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Christians in the modern world: A story of conflict, engagement, and retreat

The Church has had a rocky relationship with the modern world, to say the least. It’s all the more difficult that contemporary culture arose largely in opposition to the Christian culture of the Middle Ages, putting the Church on the defensive. The Second Vatican Council sought to reset these relations through greater openness and dialogue, although in the decades following the Council, a wave of confusion swept over the Church. The Church opened her windows, following the intention of St. John XXIII, only to find smog in place of fresh air.  

Despite the opposition, the values of the modern world, like any heresy, have taken up good Christian principles and exaggerated them. Christianity teaches that human beings are made in the image and likeness of God, granting them the ability to know the truth and the freedom to move toward it (or not as is often the case). Taking this reality to an extreme, modern culture asserts the absolute primacy of human freedom — the ability even to remake oneself in one’s own image and likeness. This turning away from the source of our life to assert one’s own desires has not made us any happier, although it has made life more convenient. Modern science has given us the power to think that we can control life and, of course, it has given us much for which we can be thankful.  

This conflicting legacy of the modern world — unhealthy freedom alongside of helpful scientific breakthroughs — comes out strongly in a recent book, Joseph Stuart’s Rethinking the Enlightenment: Faith in the Age of Reason (Sophia Institute Press 2020). Although Catholics can look back at the Enlightenment solely as a period of hostility to the Church, Stuart presents a more complex and nuanced portrait. He provides important positive examples of how Catholics contributed to certain elements of the Enlightenment project — advancing mathematics and anatomy, preserving art, arguing for religious liberty and advocating for the dignity of women. On the negative side, he tells the unfortunate story of how the alignment of throne and altar in the early-modern period of European history led to injustices toward non-Catholics that built up resentment toward the Church and gave impetus for revolutionary change.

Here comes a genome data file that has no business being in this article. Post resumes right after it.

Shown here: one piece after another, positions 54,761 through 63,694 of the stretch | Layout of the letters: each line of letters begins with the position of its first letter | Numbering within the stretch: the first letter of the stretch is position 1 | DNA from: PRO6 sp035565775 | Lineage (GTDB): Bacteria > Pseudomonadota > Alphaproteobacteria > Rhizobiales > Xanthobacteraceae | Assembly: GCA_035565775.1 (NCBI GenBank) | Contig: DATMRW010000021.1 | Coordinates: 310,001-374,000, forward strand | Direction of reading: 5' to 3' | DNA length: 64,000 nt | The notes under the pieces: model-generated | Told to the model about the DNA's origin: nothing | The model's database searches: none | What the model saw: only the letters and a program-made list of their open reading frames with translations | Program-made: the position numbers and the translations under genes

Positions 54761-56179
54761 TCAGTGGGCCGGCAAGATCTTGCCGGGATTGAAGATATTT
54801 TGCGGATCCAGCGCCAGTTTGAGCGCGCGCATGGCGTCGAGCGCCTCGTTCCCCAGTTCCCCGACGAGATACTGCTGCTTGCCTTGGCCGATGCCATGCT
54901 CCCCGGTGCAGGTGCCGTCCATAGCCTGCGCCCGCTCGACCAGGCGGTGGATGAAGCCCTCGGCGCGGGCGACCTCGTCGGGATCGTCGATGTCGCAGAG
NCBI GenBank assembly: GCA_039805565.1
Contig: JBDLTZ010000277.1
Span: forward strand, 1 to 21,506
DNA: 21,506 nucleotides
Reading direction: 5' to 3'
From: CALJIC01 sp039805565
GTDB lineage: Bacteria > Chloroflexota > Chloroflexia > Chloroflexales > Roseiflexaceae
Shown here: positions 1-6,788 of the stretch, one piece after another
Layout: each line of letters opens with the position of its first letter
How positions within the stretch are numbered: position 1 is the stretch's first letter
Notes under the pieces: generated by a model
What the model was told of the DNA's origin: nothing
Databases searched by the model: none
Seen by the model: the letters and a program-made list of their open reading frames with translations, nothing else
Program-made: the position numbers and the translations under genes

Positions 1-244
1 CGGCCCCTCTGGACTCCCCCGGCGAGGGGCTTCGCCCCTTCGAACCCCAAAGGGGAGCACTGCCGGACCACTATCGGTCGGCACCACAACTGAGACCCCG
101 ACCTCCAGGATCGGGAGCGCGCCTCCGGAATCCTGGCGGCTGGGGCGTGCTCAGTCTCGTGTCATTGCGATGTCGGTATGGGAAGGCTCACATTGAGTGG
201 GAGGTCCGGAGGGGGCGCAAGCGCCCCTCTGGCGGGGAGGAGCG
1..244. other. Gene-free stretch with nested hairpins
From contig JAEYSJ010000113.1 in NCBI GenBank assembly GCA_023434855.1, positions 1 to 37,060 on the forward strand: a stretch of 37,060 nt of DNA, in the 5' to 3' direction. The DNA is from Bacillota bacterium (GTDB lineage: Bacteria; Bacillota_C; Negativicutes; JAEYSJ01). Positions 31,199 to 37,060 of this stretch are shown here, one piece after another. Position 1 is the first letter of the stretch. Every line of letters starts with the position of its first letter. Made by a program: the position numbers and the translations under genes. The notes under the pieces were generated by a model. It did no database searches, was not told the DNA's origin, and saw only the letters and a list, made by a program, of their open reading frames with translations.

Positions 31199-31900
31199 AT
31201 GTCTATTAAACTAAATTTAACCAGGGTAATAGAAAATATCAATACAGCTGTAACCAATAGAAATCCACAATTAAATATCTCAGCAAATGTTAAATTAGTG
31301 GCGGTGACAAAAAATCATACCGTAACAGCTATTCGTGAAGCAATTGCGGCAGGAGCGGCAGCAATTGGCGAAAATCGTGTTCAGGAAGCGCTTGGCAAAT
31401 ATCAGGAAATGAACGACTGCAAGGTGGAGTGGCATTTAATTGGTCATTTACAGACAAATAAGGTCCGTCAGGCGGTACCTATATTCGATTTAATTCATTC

In portraying how Catholics and Christians responded to the ideas and culture of the Enlightenment, Stuart lays out three general categories: conflict, engagement, and retreat. In conflict, Catholics and enlighteners locked in a life and death struggle for supremacy in politics and culture. In engagement, Catholics, with the notable example of Benedictine monks, took up the ideas of the Enlightenment from a Catholic perspective. In retreat, Christians sought renewal by focusing on local community, especially the home, and religious revival. These types of engagement with the world are not new, of course, as even in the Bible we see the conflict of the Maccabees, Paul’s engagement of Greek thought, and Elijah’s retreat from Ahab and Jezebel.  

In fact, Stuart sees all three as essential in relating to the modern world: “There is a need for all three strategies. There was in the 18th century, and there is today. Conflict without engagement is senseless. Engagement without conflict is weak. Either strategy without retreat lacks wisdom. Retreat without conflict or engagement is stultifying” (351). Put differently, we cannot simply reject everything modern and try to destroy it. We also should not accept blindly everything modern and may need to reject certain aspects of it, even central aspects of its thinking and culture. We cannot simply remove ourselves from modern life, even as a certain distance will remain necessary to reflect, pray, and evangelize.  

The legacy of the Second Vatican Council in engaging and, over time, transforming modern culture has only really just begun. It is true that the last 60 years have been rocky and difficult for Christians to navigate. I found that Stuart’s book provided much food for thought and challenged my own assumptions on the life of Christians in the modern world. It is all too easy to blame the Enlightenment without thinking deeply of the failures of Catholics in the decline of Christian culture. We can be grateful for certain advances not only practically but also in understanding human dignity. The challenge for us as Christians today is not to simply reject or accept modern life. We are living within it no matter what, but the Church calls us to transform it from within, steering modern values back in the right direction. This is a long-term project of rebuilding that will require conflict, engagement, and retreat as we work toward a stronger Christian life in the modern world.  

Jared Staudt
R. Jared Staudt, PhD, is a husband and father of six, the Associate Superintendent for Mission and Formation for the Archdiocese of Denver, a Benedictine oblate, prolific writer, and insatiable reader.
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